By then, the scientific curiosity about this condition had faded. Even the desire to observe for the sake of writing poetry became muted. Anxiety budded like an ugly alien and I told this to Rodrigo, the first person whom I spoke to on Facebook after suffering this condition. I semi-joked about how this experience can inform my writing project. He, a treasured friend-poetry critic from a writing workshop, said that the poem could be titled Self-Portrait in Bangkok with a Half-Frozen Face.

Only the left side of my face laughed.

I didn't tell my mother because she would just flutter about in distress, wanting to show concern. I told my father once he stepped into the living room.

You had a stroke. Did you sleep under the air-con?


Look at you, so young, a stroke. Can't you learn to take care of yourself?

My father's brand of medicine - a buffet of multivitamins to be ingested or sprayed on - wasn't reassuring. I messaged Jolie because she is a super doctor and would know what to do. She replied for a while and went offline. Was it because I am a hopeless case?

The clinics were close for the night. I had to wait. While waiting, I fretted. Worry is like a rocking chair, a friend once messaged, it is something to do but it doesn't get you anywhere. But since I had time, I might as well worry.
I felt old. My back was aching. My arms were aching. My neck as well. My body was falling apart.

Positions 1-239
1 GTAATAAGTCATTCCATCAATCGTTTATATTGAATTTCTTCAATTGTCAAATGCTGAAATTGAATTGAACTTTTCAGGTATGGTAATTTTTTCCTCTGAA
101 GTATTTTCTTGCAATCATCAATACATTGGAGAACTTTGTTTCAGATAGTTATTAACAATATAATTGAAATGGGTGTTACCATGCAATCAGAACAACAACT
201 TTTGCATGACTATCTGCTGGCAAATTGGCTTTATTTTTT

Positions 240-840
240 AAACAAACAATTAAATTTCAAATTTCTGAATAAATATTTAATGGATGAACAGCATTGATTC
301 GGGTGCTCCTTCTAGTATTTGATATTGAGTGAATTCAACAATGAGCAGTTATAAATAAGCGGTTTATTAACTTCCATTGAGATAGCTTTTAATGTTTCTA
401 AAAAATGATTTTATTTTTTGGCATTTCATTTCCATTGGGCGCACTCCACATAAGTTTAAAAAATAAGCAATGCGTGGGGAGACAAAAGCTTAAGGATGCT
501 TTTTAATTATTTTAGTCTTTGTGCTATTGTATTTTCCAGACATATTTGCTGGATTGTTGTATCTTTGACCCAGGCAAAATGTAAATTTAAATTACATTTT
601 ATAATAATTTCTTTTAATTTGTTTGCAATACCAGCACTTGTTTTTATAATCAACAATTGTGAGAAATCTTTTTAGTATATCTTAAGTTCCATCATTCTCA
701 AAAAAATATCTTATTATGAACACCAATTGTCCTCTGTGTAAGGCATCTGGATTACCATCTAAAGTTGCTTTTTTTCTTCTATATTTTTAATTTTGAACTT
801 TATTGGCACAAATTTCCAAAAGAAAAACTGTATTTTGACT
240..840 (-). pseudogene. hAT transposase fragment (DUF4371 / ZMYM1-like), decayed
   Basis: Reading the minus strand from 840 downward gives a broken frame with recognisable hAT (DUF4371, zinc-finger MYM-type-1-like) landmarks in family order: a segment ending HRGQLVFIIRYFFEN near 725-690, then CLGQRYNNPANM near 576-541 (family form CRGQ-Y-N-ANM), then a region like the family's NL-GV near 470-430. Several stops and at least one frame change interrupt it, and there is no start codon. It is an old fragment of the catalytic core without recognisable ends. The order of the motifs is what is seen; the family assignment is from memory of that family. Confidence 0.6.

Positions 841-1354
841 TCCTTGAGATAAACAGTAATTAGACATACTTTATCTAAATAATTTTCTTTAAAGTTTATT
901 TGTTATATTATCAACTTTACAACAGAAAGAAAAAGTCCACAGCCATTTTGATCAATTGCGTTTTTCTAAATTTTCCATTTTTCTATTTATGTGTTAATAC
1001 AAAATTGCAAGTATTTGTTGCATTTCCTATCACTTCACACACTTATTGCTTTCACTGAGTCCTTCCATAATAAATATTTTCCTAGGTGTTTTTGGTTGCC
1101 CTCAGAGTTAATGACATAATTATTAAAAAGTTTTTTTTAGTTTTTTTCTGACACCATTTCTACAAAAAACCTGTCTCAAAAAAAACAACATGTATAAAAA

Dr Chan, my prof for language teaching, commented that teachers' health would fall into pieces during holidays. It was almost an instinct - work hard for months, work, work, overwork, then fall apart when there's time to do so.

While waiting to see the doctor, I looked at the old uncle holding a walking stick, sitting right in front, now hobbling past to the washroom.

In the book How We Die,  Sherwin Nuland suggests that it is only ecologically sound for deaths to occur so that life can continue. We must not hoard the earth and deplete its resources selfishly. I agree with him, really, but I want more time before re-entering the carbon cycle as ashes.

One chaperon shepherded two people into a room. They were wearing tattered clothes. Because I was trying to appear as if I weren't eavesdropping, I couldn't catch their words and accents, hence failed to deduce their provenance. There are a few stories of employers leaving their injured workers on deserted roads to die/ be saved by passers-by/whatever heaven decides.

At some point, I became tired of people-watching and my increasingly morbid thoughts. I flipped the cover off my phone and spun for pokeballs.

The polyclinic doctor - he was trying to be reassuring - said that 30 percent of all patients recover fully, 30 percent partially and 30 percent not at all. The other 10 percent, I still don't know what happened to them.

Since the odds didn't favour me - 60 percent chance of not recovering fully - I went online and searched for better odds. According to the National Institute of Neurological Disorders and Stroke,
with or without treatment, most individuals begin to get better within 2 weeks after the initial onset of symptoms and most recover completely, returning to normal function within 3 to 6 months.